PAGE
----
Forget everything you know about modern science (which, understandably, might not be much anyway).
Paralympic Dutch cyclist Monique van der Vorst confounded doctors when a crash miraculously un-paralyzed her. The 27-year-old suffered paralysis from the waist down when she was 13 following leg surgery that left her with nerve damage. A subsequent car accident exacerbated her condition when it damaged her spine. She went on to become a successful paralympian, winning two silver medals in hand-cycling in 2008.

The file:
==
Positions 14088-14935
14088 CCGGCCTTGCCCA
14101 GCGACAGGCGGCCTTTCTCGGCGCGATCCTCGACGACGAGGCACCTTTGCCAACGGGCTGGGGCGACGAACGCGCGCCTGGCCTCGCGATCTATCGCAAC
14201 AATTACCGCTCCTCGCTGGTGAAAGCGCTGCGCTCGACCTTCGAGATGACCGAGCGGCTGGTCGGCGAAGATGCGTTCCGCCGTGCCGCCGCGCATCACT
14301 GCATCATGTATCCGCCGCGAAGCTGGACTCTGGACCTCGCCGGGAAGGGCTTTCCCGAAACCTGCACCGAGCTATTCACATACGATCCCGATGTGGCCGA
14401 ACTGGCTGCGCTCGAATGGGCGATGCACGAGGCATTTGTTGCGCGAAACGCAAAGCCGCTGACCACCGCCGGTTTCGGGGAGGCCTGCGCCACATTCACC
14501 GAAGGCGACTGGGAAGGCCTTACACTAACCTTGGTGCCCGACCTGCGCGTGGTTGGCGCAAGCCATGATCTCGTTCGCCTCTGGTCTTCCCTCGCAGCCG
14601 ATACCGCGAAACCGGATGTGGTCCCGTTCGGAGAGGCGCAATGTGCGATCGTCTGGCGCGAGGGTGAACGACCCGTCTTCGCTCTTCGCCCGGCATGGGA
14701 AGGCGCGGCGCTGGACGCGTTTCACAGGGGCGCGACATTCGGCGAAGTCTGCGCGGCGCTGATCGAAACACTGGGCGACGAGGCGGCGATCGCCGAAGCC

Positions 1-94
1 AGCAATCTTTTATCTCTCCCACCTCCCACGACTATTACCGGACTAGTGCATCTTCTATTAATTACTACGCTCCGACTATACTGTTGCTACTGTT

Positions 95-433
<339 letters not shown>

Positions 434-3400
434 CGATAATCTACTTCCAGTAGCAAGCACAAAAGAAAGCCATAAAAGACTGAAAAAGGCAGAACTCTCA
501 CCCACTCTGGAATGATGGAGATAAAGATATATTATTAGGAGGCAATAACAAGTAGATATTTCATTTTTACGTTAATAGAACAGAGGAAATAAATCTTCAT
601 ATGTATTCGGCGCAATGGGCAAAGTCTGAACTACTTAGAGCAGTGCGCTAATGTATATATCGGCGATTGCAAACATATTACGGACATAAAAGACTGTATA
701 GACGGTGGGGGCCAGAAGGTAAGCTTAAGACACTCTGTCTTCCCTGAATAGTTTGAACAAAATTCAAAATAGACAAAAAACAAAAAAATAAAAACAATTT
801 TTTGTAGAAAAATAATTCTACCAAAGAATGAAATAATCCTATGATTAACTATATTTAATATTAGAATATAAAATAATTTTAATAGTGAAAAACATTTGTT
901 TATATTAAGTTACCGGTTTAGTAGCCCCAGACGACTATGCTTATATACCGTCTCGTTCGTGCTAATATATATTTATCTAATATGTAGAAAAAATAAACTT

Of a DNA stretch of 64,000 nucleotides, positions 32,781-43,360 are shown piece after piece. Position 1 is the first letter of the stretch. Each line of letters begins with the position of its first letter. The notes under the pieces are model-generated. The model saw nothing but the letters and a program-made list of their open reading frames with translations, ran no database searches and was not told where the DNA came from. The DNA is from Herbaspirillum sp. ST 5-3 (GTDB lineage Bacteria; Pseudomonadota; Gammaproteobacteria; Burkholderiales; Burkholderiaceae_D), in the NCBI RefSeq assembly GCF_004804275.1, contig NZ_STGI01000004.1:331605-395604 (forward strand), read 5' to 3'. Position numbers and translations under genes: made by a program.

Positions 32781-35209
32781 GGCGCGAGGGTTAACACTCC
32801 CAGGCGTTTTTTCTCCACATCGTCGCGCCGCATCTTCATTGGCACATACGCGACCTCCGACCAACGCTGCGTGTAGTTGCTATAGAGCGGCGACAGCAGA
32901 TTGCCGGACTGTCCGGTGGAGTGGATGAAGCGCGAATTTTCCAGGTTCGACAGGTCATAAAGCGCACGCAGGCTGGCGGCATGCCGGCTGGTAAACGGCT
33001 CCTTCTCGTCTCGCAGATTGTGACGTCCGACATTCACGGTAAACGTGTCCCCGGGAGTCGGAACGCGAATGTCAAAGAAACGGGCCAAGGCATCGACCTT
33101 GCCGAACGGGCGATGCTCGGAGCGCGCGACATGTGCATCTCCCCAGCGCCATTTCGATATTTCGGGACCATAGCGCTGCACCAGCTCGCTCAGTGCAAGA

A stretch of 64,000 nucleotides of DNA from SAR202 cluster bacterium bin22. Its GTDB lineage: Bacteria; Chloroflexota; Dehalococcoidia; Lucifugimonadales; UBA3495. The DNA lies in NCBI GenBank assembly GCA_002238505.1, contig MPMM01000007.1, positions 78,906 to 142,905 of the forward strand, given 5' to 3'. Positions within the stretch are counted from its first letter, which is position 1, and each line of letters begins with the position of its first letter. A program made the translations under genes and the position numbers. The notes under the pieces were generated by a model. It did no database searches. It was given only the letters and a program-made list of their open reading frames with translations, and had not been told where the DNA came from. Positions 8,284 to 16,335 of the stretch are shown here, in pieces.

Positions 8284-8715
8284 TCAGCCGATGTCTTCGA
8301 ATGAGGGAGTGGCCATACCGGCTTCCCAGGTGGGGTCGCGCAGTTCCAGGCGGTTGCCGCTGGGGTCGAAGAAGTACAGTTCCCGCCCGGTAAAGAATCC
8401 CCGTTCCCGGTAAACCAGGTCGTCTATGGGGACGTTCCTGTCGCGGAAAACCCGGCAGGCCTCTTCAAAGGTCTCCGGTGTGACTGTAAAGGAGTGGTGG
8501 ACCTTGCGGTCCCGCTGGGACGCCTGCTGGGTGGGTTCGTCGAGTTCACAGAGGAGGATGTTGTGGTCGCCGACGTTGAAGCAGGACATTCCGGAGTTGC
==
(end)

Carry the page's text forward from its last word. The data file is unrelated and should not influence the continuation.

But in 2009, while training for the 2012 Paralympics, another cyclist crashed into her. While recovering in the hospital, she felt a tingling in her legs, eventually regaining full sensation and finally taking her first steps in July 2010. Now, almost two years later, not only has she made a full recovery, she’s joined a cycling team and plans to compete in the Olympics.
It’s a phenomenon that no doctors have been able to explain or have ever seen before. People who are paralyzed but still have some sensation actually have a 90 percent chance of recovering mobility and feeling in their legs. However, the chances are very slim for people who have lost all sensation.